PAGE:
Meyer, a lonely Jewish widower, was walking home along Delancey Street one day wishing something wonderful would change his life, when he passed a Pet Store and heard a squawking voice shouting out in Yiddish, "Quawwwwk... vus machst du...yeah, du...outside, standing like a schlmiel...eh?" Meyer rubbed his eyes and ears. He couldn't believe it. The proprietor sprang out of the door and grabbed Meyer by the sleeve. "Come in here, fella, and check out this parrot..." Meyer stood in front of an African Grey that cocked his little head and said, "Vus? Ir kent reddin Yiddish?" Meyer turned excitedly to the store owner. "He speaks Yiddish?" "Vuh den? Chinese maybe?" In a matter of moments, Meyer had placed five hundred dollars down on the counter and carried the parrot in his cage away with him. All night he talked with the parrot in Yiddish. He told the parrot about his father's adventures coming to America, about how beautiful his mother was when she was a young bride, about his family, about his years of working in the garment center, about Florida. The parrot listened and commented. They shared some walnuts. The parrot told him of living in the pet store, how he hated the weekends. Finally, they both went to sleep. Next morning, Meyer began to put on his tfillin, all the while, saying his prayers. The parrot demanded to know what he was doing, and when Meyer explained, the parrot wanted to do it too. Meyer went out and hand-made a miniature set of tfillin for the parrot. The parrot wanted to learn to daven, so Meyer taught him how read Hebrew, and taught him every prayer in the Siddur with the appropriate nussach for the daily services. Meyer spent weeks and months, sitting and teaching the parrot, teaching him Torah, Mishnah and Gemara. In time, Meyer came to love and count on the parrot as a friend and a Jew. On the morning of Rosh Hashanah, Meyer rose, got dressed and was about to leave when the parrot demanded to go with him. Meyer explained that Shul was not place for a bird but the parrot made a terrific argument and was carried to Shul on Meyer's shoulder. Needless to say, they made quite a sight when they arrived at the Shul, and Meyer was questioned by everyone, including the Rabbi and Cantor, who refused to allow a bird into the building on the High Holy Days. However, Meyer convinced them to let him in this one time, swearing that the parrot could daven. Wagers were made with Meyer. Thousands of dollars were bet (even money) that the parrot could NOT daven, could not speak Yiddish or Hebrew, etc. All eyes were on the African Grey during services. The parrot perched on Meyer's shoulder as one prayer and song passed - Meyer heard not a peep from the bird. He began to become annoyed, slapping at his shoulder and mumbling under his breath, "Daven!" Nothing. "Daven...feigelleh, please! You can daven, so daven...come on, everybody's looking at you!" Nothing. After Rosh Hashanah services were concluded, Meyer found that he owed his Shul buddies and the Rabbi over four thousand dollars. He marched home quite upset, saying nothing. Finally several blocks from the Shul, the bird, happy as a lark, began to sing an old Yiddish song. Meyer stopped and looked at him. "You miserable bird, you cost me over four thousand dollars. Why? After I made your tfillin, taught you the morning prayers, and taught you to read Hebrew and the Torah. And after you begged me to bring you to Shul on Rosh Hashanah, why? Why did you do this to me?" "Don't be a schlmiel," the parrot replied. "You know what odds we'll get for Yom Kippur?!"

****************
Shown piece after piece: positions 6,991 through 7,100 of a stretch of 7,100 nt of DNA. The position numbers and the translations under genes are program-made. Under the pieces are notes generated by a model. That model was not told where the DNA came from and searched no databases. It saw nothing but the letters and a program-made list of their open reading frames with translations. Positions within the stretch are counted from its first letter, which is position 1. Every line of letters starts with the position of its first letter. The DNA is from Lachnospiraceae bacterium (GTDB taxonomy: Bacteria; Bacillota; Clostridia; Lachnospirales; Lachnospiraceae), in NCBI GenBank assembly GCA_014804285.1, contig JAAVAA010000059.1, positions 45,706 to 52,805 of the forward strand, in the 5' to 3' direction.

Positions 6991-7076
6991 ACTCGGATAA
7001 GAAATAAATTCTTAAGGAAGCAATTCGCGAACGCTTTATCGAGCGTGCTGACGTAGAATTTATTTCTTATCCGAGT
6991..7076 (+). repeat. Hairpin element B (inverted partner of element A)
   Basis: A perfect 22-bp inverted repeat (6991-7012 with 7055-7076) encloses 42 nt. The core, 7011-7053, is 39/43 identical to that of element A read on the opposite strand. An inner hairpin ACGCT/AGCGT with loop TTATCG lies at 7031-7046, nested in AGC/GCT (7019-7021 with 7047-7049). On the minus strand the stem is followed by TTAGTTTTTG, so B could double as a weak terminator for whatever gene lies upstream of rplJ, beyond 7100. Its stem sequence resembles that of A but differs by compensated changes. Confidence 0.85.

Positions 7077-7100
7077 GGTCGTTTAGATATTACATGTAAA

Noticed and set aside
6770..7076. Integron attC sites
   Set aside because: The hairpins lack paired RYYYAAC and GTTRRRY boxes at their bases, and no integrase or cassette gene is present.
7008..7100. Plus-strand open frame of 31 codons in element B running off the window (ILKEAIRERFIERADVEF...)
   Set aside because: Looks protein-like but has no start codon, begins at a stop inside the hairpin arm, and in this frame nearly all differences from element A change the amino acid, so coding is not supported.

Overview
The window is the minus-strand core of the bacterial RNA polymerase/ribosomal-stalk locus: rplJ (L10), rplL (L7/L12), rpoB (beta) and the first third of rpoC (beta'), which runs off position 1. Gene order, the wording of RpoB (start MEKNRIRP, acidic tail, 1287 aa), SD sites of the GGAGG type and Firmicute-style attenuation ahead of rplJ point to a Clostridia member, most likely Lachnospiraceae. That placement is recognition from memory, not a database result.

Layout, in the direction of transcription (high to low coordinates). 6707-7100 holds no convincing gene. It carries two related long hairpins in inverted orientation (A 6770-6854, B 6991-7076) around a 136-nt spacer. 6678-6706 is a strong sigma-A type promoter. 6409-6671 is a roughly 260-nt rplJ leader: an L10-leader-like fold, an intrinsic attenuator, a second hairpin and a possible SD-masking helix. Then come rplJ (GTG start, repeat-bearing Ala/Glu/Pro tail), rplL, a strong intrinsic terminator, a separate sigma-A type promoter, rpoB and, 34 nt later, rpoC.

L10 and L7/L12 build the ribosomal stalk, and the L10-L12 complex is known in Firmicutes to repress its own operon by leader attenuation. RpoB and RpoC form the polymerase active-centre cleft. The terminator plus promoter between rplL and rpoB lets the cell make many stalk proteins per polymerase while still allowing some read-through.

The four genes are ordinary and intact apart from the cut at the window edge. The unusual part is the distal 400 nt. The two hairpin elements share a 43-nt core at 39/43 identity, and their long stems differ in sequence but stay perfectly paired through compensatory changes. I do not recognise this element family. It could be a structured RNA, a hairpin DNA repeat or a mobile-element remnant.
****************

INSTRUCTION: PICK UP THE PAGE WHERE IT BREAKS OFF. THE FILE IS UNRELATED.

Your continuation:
A Reform rabbi was so compulsive a golfer that once, on Yom Kippur, he left the house early and went out for a quick nine holes by himself. An angel who happened to be looking on immediately notified his superiors that a grievous sin was being committed on earth. On the sixth hole, God caused a mighty wind to take the ball directly from the tee to the cup for a miraculous and dramatic hole in one. The angel was horrified. "Lord," he said, "you call this a punishment?!" "Sure," answered God with a smile. "Who can he tell?"
There probably aren't many Jewish girls dancing at Radio City Music Hall, but it doesn't take a Rockette Zionist to figure that out. (Gary Hallock)
A rabbi and a minister were sitting together on a plane. The stewardess came up to them and asked, "Would you care for a cocktail?" "Sure" said the rabbi. "Please bring me a Manhattan." "Fine, sir," said the stewardess. "And you, Reverend?" "Young lady," he said, "before I touch strong drink, I'd just as soon commit adultery!" "Oh miss," said the rabbi, "as long as there's a choice...I'll have what he's having."
The father goes to visit his future son-in-law, who he finds deeply involved in studying Torah. He sits down and asks the boy, "So...what are you going to do to make a living?" "I will study Torah and God will provide", was the young man's response. "I see...well, how are you going to provide for my daughter?" "I will study Torah and God will provide", he answered. "And what about kids. Who's going to support them?!" "I will study Torah and God will provide". Upon arriving home that afternoon, the father's wife met him at the door. "So, what did you find out?" The father answers, "He has no job and no plans. But the good news is, he thinks I'm God."